The Florida Project (released Nov 10)

Sean Baker, director of ‘the iPhone movie’ Tangerine, returns with a kaleidoscopic, kitschy and blistering tale of fantasy and poverty. 6-year-old Moonee and her barely-functional, if tenacious mother Halley live on society’s fringes, specifically in a colourful motel just outside of Florida’s Disney World, and are barely managing to get by.  In spite of their tough economic circumstances, the film never loses its vibrancy, nor is Moonee’s imagination ever blighted by these realities, and aside from the strikingly, garish set-design and cinematography, this is down to Brooklynn Prince’s rascal of a performance. Moonee and her merry band of mischief-makers are a joy to watch as they amble about the grounds of the motel, cursing, dropping water bombs on tourists, scamming money for ice-cream and generally causing mild mayhem for the motel’s manager (a compassionate Willem Dafoe). As Halley continues down a path of deviance, disenchantment threatens to prevail. But Baker, having explored this world through Moonee’s eyes, allows her innocence to survive for that bit longer.

It’s a world you don’t want to miss.

Ingrid Goes West (released Nov 17)

It’s particularly apt for a film about an Instagram-obsessive (Aubrey Plaza) who moves to Los Angeles to stalk/befriend a social media influencer (Elizabeth Olsen), to be so surface. Writer-director Matt Spicer doesn’t say anything particularly new about the loneliness and hollowness of a life lived online, and the ending feels more neat than authentic. It’s equal parts savage, sad and insightful, if ultimately forgettable. #basic

Coming Soon: Nov 17 – Good Time, Mudbound, Nov 24 – Battle of the Sexes, Beach Rats

Film Review: Call Me By Your Name

Dir: Luca Guadagnino. Starring: Timothée Chalamet, Armie Hammer, Michael Stuhlbarg, Amira Casar, Esther Garrel. Running time: 132 mins

★★★★★

A timeworn quandary that has haunted us all – to reveal a crush and risk the humiliation of it being unreciprocated, or not to reveal a crush and regret a missed opportunity – fuels the fire at the centre of this (surely?!) golden-statuette bound love story.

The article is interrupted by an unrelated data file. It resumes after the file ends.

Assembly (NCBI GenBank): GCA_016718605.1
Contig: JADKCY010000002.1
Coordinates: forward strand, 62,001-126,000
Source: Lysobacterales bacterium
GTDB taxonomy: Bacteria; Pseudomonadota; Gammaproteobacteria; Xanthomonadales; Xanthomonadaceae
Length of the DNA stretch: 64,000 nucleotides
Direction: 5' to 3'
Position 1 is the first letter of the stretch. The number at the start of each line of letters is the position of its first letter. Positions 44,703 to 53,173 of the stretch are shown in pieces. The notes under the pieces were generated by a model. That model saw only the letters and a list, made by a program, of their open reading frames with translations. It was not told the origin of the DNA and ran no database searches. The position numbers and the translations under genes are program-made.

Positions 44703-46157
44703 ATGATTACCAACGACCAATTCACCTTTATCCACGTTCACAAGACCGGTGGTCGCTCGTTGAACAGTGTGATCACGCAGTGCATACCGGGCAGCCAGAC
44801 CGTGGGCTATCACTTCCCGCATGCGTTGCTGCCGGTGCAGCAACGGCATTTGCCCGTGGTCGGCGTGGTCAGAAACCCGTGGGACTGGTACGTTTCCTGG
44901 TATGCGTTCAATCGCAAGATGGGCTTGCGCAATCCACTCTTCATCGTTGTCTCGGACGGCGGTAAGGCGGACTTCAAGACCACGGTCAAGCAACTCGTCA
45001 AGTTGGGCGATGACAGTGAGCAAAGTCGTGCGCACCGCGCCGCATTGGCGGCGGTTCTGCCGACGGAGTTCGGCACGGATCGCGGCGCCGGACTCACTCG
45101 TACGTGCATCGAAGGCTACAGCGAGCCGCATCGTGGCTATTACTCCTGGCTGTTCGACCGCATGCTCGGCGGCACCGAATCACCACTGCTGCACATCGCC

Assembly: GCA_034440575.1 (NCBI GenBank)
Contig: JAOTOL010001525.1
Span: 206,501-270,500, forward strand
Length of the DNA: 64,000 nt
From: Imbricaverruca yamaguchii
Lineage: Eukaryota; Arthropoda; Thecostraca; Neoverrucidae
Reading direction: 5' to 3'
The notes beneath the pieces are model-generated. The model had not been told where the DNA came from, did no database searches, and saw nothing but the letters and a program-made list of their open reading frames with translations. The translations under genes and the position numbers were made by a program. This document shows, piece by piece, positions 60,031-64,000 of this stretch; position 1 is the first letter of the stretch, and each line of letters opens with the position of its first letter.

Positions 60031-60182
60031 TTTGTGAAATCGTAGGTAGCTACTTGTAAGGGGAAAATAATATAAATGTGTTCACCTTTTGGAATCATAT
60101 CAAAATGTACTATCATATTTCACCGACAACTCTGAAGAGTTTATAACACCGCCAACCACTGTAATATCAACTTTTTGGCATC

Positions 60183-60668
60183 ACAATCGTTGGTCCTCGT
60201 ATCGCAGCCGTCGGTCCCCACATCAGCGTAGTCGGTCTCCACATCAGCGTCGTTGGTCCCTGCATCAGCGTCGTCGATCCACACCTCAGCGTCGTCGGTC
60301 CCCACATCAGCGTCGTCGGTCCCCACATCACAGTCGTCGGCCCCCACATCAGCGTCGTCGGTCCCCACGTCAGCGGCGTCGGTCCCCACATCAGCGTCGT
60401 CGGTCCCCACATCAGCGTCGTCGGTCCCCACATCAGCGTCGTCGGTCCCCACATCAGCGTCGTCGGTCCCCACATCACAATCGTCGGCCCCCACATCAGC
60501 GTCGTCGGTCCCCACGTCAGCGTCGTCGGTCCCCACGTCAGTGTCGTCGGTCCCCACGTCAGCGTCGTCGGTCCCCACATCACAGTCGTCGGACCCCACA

Luca Guadagnino, an Italian director, who forayed into English-speaking filmmaking with last year’s A Bigger Splash, further proves himself a maestro of sensual, simmering cinema with Call Me By Your Name, starring Armie Hammer, Timothée Chalamet and Michael Stuhlbarg.

Based on Andre Aciman’s novel, this is the story of Elio (Chalamet), a 17-year-old living a placid, almost palatial existence ‘somewhere in Northern Italy’ with his affable, academic parents (Michael Stuhlbarg and Amira Casar), whose affection for their son is abound. In fact, everyone who encounters Elio appears to be smitten, including his on-off girlfriend Marzia. He’s a good-looking boy who transcribes piano concertos and plays them just as beautifully, and drifts around with a nonchalant sulkiness that’s like catnip to teenage girls. However his command is thrown off-kilter when a new student arrives to assist his father, in the form of Oliver (Hammer), a statuesque man of seraphic beauty. And little does he know, as he shows Oliver to his room, but Elio’s life is about to be transformed.

Timothée Chalamet has a natural liveliness onscreen reminiscent of Bel Powley in The Diary of a Teenage Girl, or Miles Teller in The Spectacular Now and certainly he deserves the same recognition granted to Lucas Hedges with his performance in last year’s Manchester by the Sea. His Elio is a hormone-fuelled fusion of braggadocio, playfulness and naiveté, and the more his fascination with Oliver grows, the more we are treated to a cornucopia of emotions, which Chalamet nails every time. He is an intensely watchable actor, and as the camera lingers on his face at the end of the film, in a moment of sheer distress, you sense that Guadagnino is equally aware of this fact.

At once nostalgic and stunningly contemporary, Guadagnino’s 80s aesthetic – hi-tops, Talking Heads t-shirts and Armie Hammer dancing emphatically to The Psychedelic Furs – never overwhelms to the point of pastiche, but instead flavours the film with a greater sense of taboo and restraint. Necessary too. If this had been set in the modern day everything could’ve been set in motion with the coy use of an aubergine, and then a peach emoji. And the film would’ve lost its sense of aching sadness, of precious time being frittered away in the to-ing and fro-ing of pride and desire embattled. Amplifying this heartache is the soundtrack, as supplied by Sufjan Stevens and his soul-baring strumming.

Indeed, language of the spoken and not the texted kind is of great importance to Call Me By Your Name. An early scene in which Hammer’s Oliver distinguishes himself as more than just a thoroughly American, borderline arrogant interloper – all chiselled abs and nonchalant goodbyes – involves the etymology of the word ‘apricot’.